BETTER SAFE THAN SORRY
Jo went over her gear once more, making sure she had everything she needed: ropes, chloroform, nets, flashlight, knives...and 20 cc. of tranquilizer. She sipped her cold coffee and then loaded her pack with two canisters of tear gas.
Matt studied her, acting concerned but amused at the same time. “Are you sure you need all that stuff?”
“Better safe than sorry.”
“Do you have to go tonight?”
“Matt, I did my research. And Seth--”
“Ah, Seth, the cute sheriff.”
Jo laughed and brushed a strand of hair from her face. “Don’t tell me you’re still jealous. Anyway, Seth just wanted us to be ready. The animal is vicious.”
“That’s the part of your job I don’t like.”
“But I do.” Jo came over and kissed him on the forehead. “Not everyone likes a desk job.”
“Hey.” He pinched her on the ass.
She slapped his hand and smiled. “I gotta go.”
With her backpack strapped to her shoulder, she headed out the door.
“Jo,” Matt called.
She looked back and saw the seriousness in his green eyes.
“Do you have that special serum I gave you?”
“Yup, Doc. The syringes are good to go.”
“Okay. Better safe than sorry, right?”
She smiled at him and disappeared out the door.
Seth Collins was down at the riverbank when Jo pulled her Jeep up next to his patrol car. Seth waved at her, and she went down to join him.
“Good evening, Ms. Cain.”
“What’s up?” she asked.
“There was a report of disturbance earlier this afternoon.”
“But you said--”
“Yeah, I know, better safe than sorry, right?” He grinned. He pointed the flashlight at the muddy patch next to his feet. “You see these tracks? What do you think?”
Jo crouched down and took a close look. About two dozens of footprints in the mud, forming a few haphazard circles. She imagined there were possibly more, already washed away by the tide.
“These belong to the same animal. An animal,” Jo said. “But not the animal.”
“And you’re saying?” Seth sounded somewhat disappointed.
“These are wolf prints all right, but we’re not looking for a wolf, are we?”
“I don’t know,” Jo said. “I’m just telling you what I think.” She stood and surveyed the ground around them. “A wolf was here this afternoon, and it seemed to be distraught, lost. See these circles? Seems like it’s been pacing and circling, panicked about something.”
Jo stared at the river and sighed. “This is just crazy.”
“Looking for it.”
“I’m just following your expert opinions.”
“I know what I said. It’s just so, you know, X-Files.”
Seth laughed. “Jo, in my line of work, I’ve seen many strange, bizarre things. But, I have to admit--”
She shook her head. “I don’t think we’re going to find whatever it is here.”
“Okay. Sorry to have asked you out,” he said, a deliberate pause, “here.”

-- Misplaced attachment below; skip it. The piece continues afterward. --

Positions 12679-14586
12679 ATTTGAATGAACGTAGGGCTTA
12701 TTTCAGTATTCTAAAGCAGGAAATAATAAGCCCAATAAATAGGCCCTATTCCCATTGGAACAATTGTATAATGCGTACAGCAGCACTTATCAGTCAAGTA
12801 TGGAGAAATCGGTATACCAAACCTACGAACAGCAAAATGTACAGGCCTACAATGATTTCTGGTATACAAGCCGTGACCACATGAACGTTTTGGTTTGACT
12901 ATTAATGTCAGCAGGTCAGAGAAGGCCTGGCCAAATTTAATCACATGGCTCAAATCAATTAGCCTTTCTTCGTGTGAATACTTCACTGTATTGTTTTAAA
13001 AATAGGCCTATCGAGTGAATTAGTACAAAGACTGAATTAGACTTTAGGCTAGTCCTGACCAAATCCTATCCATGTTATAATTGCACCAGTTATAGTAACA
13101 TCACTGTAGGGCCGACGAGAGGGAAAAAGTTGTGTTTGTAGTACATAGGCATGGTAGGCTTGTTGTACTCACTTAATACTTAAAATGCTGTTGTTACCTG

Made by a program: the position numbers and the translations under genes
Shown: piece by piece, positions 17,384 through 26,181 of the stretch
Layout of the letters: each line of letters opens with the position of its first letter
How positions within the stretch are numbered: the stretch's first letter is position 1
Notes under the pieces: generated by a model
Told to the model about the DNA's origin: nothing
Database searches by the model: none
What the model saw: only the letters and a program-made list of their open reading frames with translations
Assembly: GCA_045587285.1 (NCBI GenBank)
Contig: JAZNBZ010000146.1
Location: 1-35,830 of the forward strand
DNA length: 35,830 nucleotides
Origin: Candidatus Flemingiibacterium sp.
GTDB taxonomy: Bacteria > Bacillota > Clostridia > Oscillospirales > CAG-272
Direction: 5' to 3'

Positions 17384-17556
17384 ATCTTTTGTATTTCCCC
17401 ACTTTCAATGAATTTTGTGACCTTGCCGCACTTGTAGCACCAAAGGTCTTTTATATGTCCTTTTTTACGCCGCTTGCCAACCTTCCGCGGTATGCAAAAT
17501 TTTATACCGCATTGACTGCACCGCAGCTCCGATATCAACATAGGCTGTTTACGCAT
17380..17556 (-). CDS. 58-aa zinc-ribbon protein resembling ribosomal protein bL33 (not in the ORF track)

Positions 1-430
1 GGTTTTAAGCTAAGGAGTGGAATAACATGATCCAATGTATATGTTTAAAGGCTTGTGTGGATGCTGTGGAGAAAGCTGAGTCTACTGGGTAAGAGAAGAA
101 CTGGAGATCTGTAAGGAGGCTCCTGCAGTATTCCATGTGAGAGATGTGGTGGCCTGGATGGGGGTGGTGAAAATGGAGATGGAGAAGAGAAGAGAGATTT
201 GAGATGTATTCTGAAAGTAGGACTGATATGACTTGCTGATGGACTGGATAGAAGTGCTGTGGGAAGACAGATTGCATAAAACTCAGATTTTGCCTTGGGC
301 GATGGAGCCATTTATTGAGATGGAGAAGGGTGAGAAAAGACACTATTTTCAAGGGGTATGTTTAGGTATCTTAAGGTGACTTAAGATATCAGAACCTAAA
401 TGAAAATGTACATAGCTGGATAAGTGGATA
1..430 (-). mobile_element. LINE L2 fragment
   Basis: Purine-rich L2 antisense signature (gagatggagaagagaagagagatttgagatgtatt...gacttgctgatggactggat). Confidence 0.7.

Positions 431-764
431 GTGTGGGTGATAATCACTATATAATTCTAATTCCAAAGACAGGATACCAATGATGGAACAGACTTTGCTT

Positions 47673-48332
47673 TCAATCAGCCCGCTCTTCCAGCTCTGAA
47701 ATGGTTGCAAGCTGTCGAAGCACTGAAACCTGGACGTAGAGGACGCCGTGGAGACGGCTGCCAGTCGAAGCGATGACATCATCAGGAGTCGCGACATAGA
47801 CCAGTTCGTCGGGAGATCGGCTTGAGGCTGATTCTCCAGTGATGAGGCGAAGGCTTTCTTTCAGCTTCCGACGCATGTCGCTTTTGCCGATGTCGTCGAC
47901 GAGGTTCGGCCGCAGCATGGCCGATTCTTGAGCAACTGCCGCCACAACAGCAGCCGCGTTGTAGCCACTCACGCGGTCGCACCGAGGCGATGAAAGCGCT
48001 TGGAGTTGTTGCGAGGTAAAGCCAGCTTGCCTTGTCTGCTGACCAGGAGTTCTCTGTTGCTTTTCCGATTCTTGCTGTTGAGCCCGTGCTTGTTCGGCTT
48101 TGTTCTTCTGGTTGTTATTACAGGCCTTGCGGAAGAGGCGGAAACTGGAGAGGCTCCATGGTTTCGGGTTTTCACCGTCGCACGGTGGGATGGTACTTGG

Jo smiled. She didn’t mind a little flirtation with her tall, dark and handsome ex-boyfriend, even though her heart belonged to Matt now.
“I’m going back to the pound,” she said. “If anything comes up, call me or look me up.”
Seth winked at her. “You bet. You’ll be the first to know.”
On her way back, up the dirt road, Jo kept thinking about the animal. The eyes she saw that night.
That night. She’d thought perhaps an animal had gotten loose at the pound. She didn’t remember exactly what had happened, only that the stench had been nauseating when she entered the building: animal feces mixed with blood and guts, the same revolting slaughterhouse stench she'd grown up with.
Then something had knocked her over, and in a blink, she saw those piercing pale yellow eyes in a corner staring back at her. She heard the snarls, so close and urgent. Everything after that had been a blank wall until she woke up in a hospital bed, bandages all over her body. Her boyfriend, the burly Dr. Matt Campbell had stood by her side, his eyes tender, concerned and guilty-looking. Matt told her he’d gone to the pound to look for her when she hadn’t come home for dinner. He'd seen something escape through the broken backdoor.
The pound was a shambles as if a tornado had whipped through it. Two Labs and a German Shepherd had been killed that night. Ripped to pieces, actually, their guts spilled all over the place.
Seth Collins told her a wolf must have entered the premises, and she was lucky to be alive. She knew she wasn’t lucky. Matt must have saved her life by frightening the animal, somehow. When Seth showed her the photographs of the scene, she knew something wasn’t right. No wolf could have done it. And the prints...
Ridiculous. She'd laughed at the absurdity of the idea.
She arrived at the pound and parked the Jeep near the entrance. The sky was dark, and the air smelled like rain. The full moon threatened to break out from the heavy clouds. She had an uneasy feeling about this place, yet something compelled her to come here. She checked her gear again. Better safe than sorry. That had become her favorite motto.
Jo took a photo from her pocket and studied the prints again. The claw marks looked like those of a wolf’s, no doubt, but the paws were simply too large. Too long. The same shape of a human foot. And only the back paws, never the front.
The animal walked upright.
Wednesday, September 15, 2010
Snippet (A Bunch of Stories)
Now for something different, here's a sample from my short stories collection, A Bunch of Stories: